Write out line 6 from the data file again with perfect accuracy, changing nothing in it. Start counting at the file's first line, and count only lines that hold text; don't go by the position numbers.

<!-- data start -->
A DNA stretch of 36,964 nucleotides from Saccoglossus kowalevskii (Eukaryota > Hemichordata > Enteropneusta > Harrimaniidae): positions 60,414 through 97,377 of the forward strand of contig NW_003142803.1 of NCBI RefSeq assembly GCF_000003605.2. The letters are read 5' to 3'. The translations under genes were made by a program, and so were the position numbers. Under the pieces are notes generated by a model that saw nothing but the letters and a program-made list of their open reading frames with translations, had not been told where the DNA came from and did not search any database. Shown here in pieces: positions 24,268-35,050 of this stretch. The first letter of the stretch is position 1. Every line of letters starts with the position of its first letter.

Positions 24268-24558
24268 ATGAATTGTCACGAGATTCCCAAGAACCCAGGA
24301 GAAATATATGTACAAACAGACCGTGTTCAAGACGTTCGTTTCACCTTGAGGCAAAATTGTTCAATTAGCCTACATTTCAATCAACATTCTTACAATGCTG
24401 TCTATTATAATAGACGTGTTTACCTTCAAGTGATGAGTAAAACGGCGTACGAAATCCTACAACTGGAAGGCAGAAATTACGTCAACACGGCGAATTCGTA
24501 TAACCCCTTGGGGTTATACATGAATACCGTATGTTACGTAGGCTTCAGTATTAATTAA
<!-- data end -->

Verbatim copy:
24501 TAACCCCTTGGGGTTATACATGAATACCGTATGTTACGTAGGCTTCAGTATTAATTAA